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  • Print publication year: 2014
  • Online publication date: October 2014

Inter-chapter - The Cultivation of Decay and the Prerogatives of Modernism


In this inter-chapter, I want to recover a dialect in cultural history that has not found its place in the critical language we have used in representing the tradition of literary modernism. In this language, the ostensibly progressive methods and advanced attitudes of modern art and science are working in the service of an observably antithetical force. It is not primitivism, whose synergy with modernist aesthetics has been well researched. What I am looking at comes instead under a heading that combines the methodologies of modernity and its designated representatives in modernism, which are routinely represented as forward-oriented in outlook and value, with its backward-tracking opposite, which, as it is imagined and conceived, exerts a reverse fascination: in a word, with decadence.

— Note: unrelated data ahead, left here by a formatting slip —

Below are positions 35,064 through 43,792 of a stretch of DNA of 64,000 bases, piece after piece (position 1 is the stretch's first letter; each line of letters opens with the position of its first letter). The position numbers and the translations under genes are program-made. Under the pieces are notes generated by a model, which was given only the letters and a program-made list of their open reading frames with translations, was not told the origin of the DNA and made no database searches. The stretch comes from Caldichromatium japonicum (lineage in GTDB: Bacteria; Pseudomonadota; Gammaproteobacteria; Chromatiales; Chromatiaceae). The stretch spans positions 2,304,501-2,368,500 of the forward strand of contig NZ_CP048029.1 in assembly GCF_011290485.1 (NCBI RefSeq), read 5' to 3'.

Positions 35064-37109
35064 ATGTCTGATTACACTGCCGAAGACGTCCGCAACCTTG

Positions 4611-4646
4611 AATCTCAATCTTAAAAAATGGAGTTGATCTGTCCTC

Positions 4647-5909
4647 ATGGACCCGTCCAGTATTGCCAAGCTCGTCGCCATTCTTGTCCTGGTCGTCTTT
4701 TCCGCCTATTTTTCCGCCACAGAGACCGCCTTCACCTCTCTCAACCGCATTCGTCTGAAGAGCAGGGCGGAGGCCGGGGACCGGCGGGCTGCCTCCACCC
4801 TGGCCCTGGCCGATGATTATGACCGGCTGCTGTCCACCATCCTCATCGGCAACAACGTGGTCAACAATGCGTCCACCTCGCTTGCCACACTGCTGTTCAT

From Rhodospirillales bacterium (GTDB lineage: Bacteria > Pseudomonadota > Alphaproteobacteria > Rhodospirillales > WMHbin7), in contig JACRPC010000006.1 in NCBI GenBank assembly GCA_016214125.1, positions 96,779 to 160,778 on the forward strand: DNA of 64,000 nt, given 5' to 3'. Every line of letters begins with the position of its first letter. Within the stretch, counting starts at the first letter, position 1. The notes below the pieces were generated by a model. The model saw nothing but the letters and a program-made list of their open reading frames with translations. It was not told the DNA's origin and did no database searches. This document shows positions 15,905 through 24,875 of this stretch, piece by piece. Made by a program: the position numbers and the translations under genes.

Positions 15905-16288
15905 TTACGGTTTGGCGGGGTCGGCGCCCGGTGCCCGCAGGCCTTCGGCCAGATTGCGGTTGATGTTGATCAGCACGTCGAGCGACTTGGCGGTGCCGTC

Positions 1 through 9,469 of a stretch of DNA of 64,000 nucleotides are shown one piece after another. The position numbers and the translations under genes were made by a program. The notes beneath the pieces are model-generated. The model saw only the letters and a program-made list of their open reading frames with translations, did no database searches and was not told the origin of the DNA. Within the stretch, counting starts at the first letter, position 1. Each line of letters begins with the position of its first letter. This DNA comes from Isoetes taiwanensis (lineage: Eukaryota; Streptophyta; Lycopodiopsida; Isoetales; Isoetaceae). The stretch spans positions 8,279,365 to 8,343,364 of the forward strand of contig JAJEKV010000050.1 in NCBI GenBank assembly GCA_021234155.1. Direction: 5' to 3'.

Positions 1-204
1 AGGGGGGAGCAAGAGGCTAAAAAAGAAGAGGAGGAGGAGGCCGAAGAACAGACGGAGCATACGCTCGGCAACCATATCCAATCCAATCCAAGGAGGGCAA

This term claims its use as a reference for the fundamental other of the modern, which is taken mainly as a synonym for advancement narratives, liberation fables, and progress mythologies. “Decadence” expresses not just a condition of being fallen from this increasingly mainstream value, as are the more unwitting representatives of the degeneration disclaimed in moralistic discourses of the later nineteenth century. “Decadence,” instead, represents an enriching debility of loss. It bespeaks an empowering economy of exhaustion, which preoccupies the most developed intelligences as a sometimes unexpected and so troubling but usually emboldening and powerfully attractive discovery. This is a motive interest sufficiently compelling to generate not only the conversation I am recapturing, but the coherence of an intellectual history that is also a cultural memory. It is, ultimately, the form of an artistic consciousness I will present as the sensibility of a profounder modernism. This lost conversation may be reconstituted from a broad resource, and its wider ground might be surveyed at first from above, as it were, in writings by three of its loftiest personages: Nietzsche, Freud, and Poe, who stand respectively in the middle and end and beginning of the history I am following.

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